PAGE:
El Niño & La Niña (El Niño-Southern Oscillation)


NOAA has issued a La Niña Watch, which means conditions in the tropical Pacific Ocean are favorable for the development of the cool phase of the climate pattern known as ENSO later this year. However, the probability is not a strong one. There's a 50-55% chance of La Niña, a 40-45% chance of neutral conditions, and still a 5-10% chance of El Niño.

Latest official ENSO update

Latest ENSO blog update

(image at left) Difference from average sea surface temperatures at the equator in the tropical Pacific in June 2020. 

El Niño and La Niña are the warm and cool phases of a recurring climate pattern across the tropical Pacific—the El Niño-Southern Oscillation, or “ENSO” for short.

The pattern can shift back and forth irregularly every two to seven years, and each phase triggers predictable disruptions of temperature, precipitation, and winds.

These changes disrupt the large-scale air movements in the tropics, triggering a cascade of global side effects.

More about El Niño
What is El Niño in a nutshell?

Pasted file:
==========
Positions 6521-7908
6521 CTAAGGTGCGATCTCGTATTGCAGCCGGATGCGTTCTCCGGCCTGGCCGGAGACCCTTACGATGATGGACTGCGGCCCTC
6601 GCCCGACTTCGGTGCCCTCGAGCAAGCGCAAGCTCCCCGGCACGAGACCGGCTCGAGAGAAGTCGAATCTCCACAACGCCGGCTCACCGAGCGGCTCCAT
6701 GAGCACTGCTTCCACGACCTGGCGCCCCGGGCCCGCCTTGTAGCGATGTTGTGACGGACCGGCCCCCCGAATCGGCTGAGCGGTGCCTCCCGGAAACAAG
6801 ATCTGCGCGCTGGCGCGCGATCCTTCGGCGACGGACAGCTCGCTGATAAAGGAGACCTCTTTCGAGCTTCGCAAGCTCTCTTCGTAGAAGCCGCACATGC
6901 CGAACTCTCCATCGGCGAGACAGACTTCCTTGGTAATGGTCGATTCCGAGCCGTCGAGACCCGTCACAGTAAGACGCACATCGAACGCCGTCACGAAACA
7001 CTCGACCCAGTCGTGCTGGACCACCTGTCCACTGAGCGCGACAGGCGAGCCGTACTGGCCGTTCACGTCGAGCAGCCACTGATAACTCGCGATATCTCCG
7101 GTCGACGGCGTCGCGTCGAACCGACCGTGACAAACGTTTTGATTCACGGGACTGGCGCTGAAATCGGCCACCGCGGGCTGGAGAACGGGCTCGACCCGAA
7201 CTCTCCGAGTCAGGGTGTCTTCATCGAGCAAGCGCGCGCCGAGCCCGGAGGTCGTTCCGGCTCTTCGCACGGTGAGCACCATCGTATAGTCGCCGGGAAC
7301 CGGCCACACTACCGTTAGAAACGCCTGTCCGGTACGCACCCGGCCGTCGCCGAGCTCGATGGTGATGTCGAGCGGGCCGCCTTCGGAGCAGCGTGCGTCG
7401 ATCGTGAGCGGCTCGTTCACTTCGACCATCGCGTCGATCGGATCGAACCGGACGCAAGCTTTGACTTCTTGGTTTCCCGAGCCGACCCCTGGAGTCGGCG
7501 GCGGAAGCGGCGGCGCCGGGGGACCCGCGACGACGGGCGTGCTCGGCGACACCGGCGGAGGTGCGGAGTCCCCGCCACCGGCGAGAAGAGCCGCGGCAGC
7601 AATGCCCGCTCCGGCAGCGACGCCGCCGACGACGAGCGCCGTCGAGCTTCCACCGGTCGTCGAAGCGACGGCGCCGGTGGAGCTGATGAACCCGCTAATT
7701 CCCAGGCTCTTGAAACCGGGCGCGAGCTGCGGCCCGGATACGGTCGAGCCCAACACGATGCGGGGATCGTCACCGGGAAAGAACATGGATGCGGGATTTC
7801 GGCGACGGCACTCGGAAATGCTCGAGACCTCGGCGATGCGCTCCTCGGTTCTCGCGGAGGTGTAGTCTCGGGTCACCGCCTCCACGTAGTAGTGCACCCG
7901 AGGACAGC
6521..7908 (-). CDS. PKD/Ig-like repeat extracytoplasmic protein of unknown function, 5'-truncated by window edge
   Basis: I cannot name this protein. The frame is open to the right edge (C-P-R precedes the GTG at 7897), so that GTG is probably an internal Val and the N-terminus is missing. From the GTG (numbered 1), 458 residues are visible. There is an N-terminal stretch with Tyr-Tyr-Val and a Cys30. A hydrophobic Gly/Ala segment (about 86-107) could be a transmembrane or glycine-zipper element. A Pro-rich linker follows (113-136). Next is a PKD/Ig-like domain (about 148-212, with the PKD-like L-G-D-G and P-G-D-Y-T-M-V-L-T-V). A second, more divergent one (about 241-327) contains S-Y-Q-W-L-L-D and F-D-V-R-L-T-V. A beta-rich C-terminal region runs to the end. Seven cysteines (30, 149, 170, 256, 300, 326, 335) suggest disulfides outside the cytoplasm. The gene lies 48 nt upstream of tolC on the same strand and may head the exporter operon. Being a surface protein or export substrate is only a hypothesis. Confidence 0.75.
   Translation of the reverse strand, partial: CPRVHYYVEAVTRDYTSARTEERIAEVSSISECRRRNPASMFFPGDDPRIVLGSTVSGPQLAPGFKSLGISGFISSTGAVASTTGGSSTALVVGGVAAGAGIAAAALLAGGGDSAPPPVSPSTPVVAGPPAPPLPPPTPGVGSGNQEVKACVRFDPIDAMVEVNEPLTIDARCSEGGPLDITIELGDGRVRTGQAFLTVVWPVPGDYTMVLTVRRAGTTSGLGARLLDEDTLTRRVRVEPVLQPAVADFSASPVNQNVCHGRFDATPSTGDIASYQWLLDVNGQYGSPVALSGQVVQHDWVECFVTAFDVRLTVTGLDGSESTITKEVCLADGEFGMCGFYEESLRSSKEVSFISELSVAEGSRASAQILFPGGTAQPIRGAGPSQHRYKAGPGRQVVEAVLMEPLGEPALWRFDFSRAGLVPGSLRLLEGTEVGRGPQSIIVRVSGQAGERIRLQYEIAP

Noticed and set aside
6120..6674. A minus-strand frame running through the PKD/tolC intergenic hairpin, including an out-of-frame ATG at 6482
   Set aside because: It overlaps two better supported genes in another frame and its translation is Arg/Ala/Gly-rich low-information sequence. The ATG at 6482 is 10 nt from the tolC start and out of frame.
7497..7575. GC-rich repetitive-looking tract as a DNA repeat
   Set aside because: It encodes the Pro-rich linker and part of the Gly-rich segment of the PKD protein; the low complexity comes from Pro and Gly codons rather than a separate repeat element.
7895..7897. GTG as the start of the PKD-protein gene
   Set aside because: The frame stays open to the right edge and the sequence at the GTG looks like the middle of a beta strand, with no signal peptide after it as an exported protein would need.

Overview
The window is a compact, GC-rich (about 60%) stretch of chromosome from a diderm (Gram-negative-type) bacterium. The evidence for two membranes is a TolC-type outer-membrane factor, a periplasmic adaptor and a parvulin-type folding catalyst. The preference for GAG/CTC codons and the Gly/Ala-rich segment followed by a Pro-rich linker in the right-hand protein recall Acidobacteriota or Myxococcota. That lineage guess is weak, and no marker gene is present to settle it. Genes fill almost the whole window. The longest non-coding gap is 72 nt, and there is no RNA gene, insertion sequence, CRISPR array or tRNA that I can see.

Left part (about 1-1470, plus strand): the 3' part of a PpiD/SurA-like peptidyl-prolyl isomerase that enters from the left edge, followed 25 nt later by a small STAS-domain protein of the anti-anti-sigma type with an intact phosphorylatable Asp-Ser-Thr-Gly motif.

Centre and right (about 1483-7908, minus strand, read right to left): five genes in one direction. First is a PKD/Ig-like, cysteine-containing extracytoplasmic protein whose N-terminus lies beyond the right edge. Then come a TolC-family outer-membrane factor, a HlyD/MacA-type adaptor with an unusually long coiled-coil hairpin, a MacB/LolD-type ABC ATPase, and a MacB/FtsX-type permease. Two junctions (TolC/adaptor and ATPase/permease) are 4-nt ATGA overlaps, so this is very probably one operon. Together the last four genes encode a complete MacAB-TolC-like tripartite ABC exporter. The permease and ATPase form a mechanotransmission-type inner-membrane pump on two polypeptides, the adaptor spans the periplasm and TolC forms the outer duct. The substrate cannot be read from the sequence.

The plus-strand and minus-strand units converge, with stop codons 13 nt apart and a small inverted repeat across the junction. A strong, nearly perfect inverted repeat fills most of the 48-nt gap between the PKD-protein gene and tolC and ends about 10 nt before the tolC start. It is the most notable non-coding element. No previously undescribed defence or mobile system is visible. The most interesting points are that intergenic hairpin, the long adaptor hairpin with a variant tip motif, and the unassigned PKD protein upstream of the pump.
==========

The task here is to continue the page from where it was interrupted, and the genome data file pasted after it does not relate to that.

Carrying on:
Understanding El Niño (video)
ENSO alert system criteria
ENSO essentials
Educational Resources on ENSO

Globes showing typical climate impacts over the U.S. during El Niño and La Niñaca

El Niño is anchored in the tropical Pacific, but it affects seasonal climate "downstream" in the United States. In the summer, El Niño's primary influence on U.S. climate is on the hurricane season in both the eastern Pacific and the Atlantic. 

Typical ENSO impacts
Winter temperature and precipitation
Hurricane season impacts
Current outlooks
6-10 day outlook
8-14 day outlook
1-month outlook
3-month outlook

El Niño and La Niña have their strongest influence on global climate during the Northern Hemisphere winter. During La Niña winters, the southern tier of the United States is often drier than normal. Northern Australia, Indonesia, and the Philippines are often wetter than normal. 

More information
ENSO's cascade of global impacts
The Walker Circulation
More maps of global impacts of La Niña and El Niño

Map of UV index forecast for July 4, 2020

Ultraviolet (UV) radiation: Don’t feel the burn, avoid it!

July 24, 2020

After so many months cooped up inside trying to flatten the COVID-19 curve, many of us are ready for the great outdoors. This week's guest blogger talks about how to use NOAA's UV forecast products to stay safer in the Sun.  Read more

An example of NOAA's UV index forecast products from July 4, 2020. NOAA Climate.gov image, based on data from the Climate Prediction Center.